Organic Collaboration: Paloma Wool
Written by Devon Lach
Photography by Paloma Wool
Reimagine a clothing brand as an art piece, a space for collaboration—bringing together artists to experiment, pushing the edges of what constitutes a brand.
Never self-described as a fashion brand, Paloma Lanna set out to create a platform where creatives meet and create around the act of getting dressed. It is first and foremost an artistic project known as Paloma Wool.
Located on a charming street in the center of Barcelona—Paloma Wool’s studio is organized chaos, exuding the feel of an artist’s workspace rather than a fashion house. It’s always been messy, never tidy, because as one project ends, another is inevitably beginning.
For as long as she remembers, Paloma was immersed in fashion. She tagged along as her parents traveled the world sourcing fabrics and working with producers for their women’s apparel brand, Nice Things. Much of her knowledge was gained through observation—her parents working late nights designing pieces in their Barcelona apartment.
Through this observation came Paloma’s love of color. It flows instinctually through her into her designs. The surrounding Mediterranean influence seeps in. In an effort to make all Paloma Wool pieces feel timeless, colors are for play instead of based on seasonality. It’s about breaking rules. Pairing purple and orange, green and pink. Creating monochromatic looks that can be mixed and matched.
The 12 women who work for Paloma Wool can always be found in a state of organic collaboration. When designing a piece, Paloma requests input from everyone in the office. They visualize the piece, imagining how you can wear it on multiple occasions. Nobody has a specific title: they all model, have been a photographer, do prints, run the world tour—freeing themselves from the industry constraints of a one track role.
While Paloma has done most of the photography herself, the project was built around artistic collaboration. Outside of the office itself, Paloma Wool is always finding new ways to create artistic spaces and bring artists into the project.
The Paloma Wool world tour was the first in-person art experiment the team embarked on. The goal was to bring together the online community without it being a store. From Barcelona to Madrid, London to Paris, objects, clothes and pop-up art pieces were displayed as a multi-disciplinary exhibition.
At the Barcelona launch, photographer Carlota Guerreo installed a huge tent with music and dancing. In the very back you could find the Paloma Wool team behind the register.
In every city the concept adjusted. In New York they worked with a group of artists to make a concept store that fit in a suitcase. Everything in the space was decorated with paper or food.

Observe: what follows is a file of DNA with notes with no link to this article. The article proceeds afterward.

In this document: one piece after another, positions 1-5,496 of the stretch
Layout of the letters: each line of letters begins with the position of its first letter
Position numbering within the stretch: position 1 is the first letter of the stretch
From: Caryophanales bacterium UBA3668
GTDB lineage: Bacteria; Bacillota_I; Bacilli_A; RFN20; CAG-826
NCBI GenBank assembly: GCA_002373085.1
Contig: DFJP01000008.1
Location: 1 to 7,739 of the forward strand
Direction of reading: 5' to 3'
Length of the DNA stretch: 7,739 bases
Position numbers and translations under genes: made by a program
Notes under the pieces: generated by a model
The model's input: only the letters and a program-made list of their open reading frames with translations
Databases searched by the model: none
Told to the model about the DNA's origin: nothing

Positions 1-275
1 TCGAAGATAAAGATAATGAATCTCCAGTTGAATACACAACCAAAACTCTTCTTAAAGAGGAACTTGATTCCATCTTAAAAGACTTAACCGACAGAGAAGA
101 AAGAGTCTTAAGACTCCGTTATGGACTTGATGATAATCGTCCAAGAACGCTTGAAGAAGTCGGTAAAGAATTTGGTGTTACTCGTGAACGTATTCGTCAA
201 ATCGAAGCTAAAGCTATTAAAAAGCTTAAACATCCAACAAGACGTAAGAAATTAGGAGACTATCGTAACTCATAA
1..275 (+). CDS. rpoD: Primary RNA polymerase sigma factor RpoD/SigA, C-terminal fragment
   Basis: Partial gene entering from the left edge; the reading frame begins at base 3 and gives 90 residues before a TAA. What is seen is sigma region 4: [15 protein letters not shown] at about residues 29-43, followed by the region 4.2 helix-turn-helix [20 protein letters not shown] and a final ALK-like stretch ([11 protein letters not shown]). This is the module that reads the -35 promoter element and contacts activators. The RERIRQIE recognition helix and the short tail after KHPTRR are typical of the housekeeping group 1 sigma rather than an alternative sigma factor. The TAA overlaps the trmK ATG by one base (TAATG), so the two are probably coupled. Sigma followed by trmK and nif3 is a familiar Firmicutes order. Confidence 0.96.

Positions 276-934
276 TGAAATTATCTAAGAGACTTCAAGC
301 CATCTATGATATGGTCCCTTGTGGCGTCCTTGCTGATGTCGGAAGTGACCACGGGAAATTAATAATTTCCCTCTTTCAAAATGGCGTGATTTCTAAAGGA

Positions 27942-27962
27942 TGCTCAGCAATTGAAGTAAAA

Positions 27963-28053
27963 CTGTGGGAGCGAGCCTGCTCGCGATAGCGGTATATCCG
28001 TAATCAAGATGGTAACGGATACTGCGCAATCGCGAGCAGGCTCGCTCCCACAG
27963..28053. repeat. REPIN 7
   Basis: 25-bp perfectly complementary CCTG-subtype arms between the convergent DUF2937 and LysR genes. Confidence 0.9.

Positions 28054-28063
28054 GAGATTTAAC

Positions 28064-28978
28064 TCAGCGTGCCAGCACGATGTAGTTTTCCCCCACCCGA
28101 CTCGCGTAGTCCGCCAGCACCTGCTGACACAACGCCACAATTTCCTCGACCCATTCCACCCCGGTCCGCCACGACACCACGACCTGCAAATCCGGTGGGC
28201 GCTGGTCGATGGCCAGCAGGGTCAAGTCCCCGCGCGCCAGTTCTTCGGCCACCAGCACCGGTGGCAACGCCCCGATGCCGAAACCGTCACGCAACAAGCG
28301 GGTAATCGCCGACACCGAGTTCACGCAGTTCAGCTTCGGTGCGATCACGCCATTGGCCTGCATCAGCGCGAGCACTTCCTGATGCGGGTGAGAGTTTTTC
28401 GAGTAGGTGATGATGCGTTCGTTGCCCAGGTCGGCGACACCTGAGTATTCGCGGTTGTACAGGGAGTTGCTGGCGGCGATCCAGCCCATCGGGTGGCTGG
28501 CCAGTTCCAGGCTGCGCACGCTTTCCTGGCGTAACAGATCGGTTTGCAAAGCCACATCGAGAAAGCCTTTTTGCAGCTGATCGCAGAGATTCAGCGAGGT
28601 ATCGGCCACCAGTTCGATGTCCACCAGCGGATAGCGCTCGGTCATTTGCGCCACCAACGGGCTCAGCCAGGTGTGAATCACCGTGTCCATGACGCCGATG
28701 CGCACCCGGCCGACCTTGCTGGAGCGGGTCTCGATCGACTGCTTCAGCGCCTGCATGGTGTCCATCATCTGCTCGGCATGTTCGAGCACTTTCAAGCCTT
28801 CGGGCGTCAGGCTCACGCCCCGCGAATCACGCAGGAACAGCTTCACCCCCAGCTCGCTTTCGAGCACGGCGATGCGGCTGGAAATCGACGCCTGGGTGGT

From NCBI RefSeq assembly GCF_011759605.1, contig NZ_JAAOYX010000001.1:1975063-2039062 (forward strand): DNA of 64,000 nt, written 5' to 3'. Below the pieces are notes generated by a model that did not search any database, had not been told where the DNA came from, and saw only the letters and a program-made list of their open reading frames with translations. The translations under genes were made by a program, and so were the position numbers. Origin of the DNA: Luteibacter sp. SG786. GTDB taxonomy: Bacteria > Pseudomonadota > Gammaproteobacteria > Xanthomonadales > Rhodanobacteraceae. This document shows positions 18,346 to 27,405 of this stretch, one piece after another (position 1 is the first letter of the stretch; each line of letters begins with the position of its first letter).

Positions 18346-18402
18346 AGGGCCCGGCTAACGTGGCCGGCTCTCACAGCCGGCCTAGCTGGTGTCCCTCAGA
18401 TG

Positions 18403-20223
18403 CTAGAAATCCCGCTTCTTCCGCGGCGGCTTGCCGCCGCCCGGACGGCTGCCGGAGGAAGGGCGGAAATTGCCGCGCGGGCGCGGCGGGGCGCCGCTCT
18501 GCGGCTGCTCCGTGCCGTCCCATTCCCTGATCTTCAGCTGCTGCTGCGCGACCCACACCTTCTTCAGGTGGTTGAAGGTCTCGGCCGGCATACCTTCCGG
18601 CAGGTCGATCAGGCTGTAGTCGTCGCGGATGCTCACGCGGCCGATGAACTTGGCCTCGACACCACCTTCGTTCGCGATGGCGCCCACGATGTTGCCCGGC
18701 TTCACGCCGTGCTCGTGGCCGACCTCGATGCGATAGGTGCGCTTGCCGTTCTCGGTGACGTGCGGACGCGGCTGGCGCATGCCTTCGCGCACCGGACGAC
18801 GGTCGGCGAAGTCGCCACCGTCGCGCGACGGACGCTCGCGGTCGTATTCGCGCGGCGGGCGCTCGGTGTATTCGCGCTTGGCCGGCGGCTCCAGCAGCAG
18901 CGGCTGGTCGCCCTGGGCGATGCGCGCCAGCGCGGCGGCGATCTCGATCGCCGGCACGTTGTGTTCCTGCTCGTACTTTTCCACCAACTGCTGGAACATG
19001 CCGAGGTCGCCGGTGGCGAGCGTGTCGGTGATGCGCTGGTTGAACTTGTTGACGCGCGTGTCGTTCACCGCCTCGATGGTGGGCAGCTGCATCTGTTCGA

The most recent concept was a restaurant—a table prepared in your changing room. Each pop-up lasts 1–2 weeks. Seven cities were planned for 2020 but the current situation called for adaptation.
This is how Paloma envisions the future of fashion: accessible, different sizes, different ages, different bodies.
As travel ceased and people stayed at home, Paloma Wool wanted to figure out a way to keep the community connection going. Aiming to distance themselves from the inaccessibility of high fashion, collaborations with the community were vital.
The idea initially came to Paloma in the shower—a virtual runway, an out of context catwalk. The team sent out packages to friends and collaborators with simple instructions: style your favorite outfit how you want and photograph or film yourself at home. The execution, so simple in theory, made Paloma feel closer to her community than ever. People really related to it. This is how Paloma envisions the future of fashion: accessible, different sizes, different ages, different bodies.
Beyond the Paloma Wool community, an integral part is collaboration with other artists. Most recently Paloma partnered with Irene Royo, a 20 year old abstract painter, to create a capsule collection. Irene’s paintings fill the fabric of each piece with blooms of color. For the launch she painted each model, giving the feel of the paint spilling off the canvas.
Paloma hopes that in addition to prioritizing small batch sustainable production, creating each piece as art will make people care for it and wear it longer. Paloma Wool is embracing the flexibility needed to run a company in a Covid-19 world. It seems, in many ways, being a project focused around artistry has allowed Paloma Wool to adapt more quickly than most.
See Paloma Wool’s most recent collection here.